Scientific name: Zenaida macroura

Frequency: Year-round: 35%, Winter: 29%, Summer: 40%

Standard Appearance of a Mourning Dove

This dove features beautiful buff coloration with black spots and dark wingtips.

The back of its wings looks gray-tinged, while its neck boasts an iridescent patch.

It has a small and slender bill, plump body, tiny round head, and white edges on its tail.

This dove measures about 12 inches long from the bill tip to its tail tip.

It’s as small as Northern Flicker but larger than American Robin.

Habitat, Range & Behavior of This Common Backyard Bird

This backyard bird prefers to live in urban areas, farmlands, and woodlands. They usually perch on wires and fences and are widespread across lower-48 states and Mexico.

Food and Feeder Preference of This Common Backyard Bird

Mourning Doves mainly feed on seeds like black oil, sunflower, millet, and milo.

All you ever need is to put some of these seeds on a large tray feeder or the ground if you want to attract them and get a sight of them.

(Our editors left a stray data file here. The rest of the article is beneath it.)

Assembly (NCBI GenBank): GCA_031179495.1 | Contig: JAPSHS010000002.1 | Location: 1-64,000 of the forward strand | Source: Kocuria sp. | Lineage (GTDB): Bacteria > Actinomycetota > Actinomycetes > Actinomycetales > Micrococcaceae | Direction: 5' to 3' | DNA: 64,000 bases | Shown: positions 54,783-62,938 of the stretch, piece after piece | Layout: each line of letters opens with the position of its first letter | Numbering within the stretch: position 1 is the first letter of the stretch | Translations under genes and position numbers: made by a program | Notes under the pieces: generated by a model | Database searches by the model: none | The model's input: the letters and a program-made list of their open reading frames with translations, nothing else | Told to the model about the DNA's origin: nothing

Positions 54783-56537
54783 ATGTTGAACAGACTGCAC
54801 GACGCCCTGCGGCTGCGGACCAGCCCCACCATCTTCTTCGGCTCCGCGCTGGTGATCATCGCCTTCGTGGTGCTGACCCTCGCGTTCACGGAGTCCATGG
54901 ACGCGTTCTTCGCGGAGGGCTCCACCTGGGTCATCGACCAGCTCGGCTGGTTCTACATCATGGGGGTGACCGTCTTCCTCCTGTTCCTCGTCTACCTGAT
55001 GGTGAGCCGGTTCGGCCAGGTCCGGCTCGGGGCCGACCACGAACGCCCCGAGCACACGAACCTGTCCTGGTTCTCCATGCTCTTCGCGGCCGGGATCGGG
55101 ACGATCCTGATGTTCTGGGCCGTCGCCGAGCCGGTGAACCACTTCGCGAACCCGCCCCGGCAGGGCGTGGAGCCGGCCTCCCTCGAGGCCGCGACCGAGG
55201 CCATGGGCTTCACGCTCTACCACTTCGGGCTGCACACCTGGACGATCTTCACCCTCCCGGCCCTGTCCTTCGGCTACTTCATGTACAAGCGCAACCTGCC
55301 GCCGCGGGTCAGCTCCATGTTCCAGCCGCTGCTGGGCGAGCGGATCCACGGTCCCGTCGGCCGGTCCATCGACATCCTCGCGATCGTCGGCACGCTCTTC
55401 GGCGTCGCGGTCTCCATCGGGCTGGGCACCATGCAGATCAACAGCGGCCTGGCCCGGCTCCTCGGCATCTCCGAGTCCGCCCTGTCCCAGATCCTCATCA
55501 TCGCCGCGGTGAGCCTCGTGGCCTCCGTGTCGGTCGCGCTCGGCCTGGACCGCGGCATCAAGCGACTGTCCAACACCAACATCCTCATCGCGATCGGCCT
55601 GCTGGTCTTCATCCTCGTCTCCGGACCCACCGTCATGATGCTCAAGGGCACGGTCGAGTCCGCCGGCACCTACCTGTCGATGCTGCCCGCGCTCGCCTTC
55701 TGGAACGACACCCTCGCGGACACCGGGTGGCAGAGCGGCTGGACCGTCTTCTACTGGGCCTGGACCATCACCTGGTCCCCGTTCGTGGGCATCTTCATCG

2nd most common backyard bird- Northern Cardinal

2. Northern Cardinal – Northern US’s Most Common Backyard Bird

This mid-sized bird is among the most common backyard birds.

You might have witnessed it singing its heart out while perching on a tree.

But they can’t be held captive in a cage, according to the Migratory Bird Treaty Act of 1918.

They’re one of the best songbirds, and their bright red color screams courage and bravery.

They owe their red plumage to the red pigment that comes from carotenoids in their food.

Without pigment-triggering foods like berries, their feather’s red color may fade and turn into a brown hue.

Scientific name: Cardinalis cardinalis

Frequency: Year-round: 34%, Winter: 32%, Summer: 31%

Standard Appearance of Northern Cardinals

Male versions of this songbird have bright red coloring in its plumage and black face.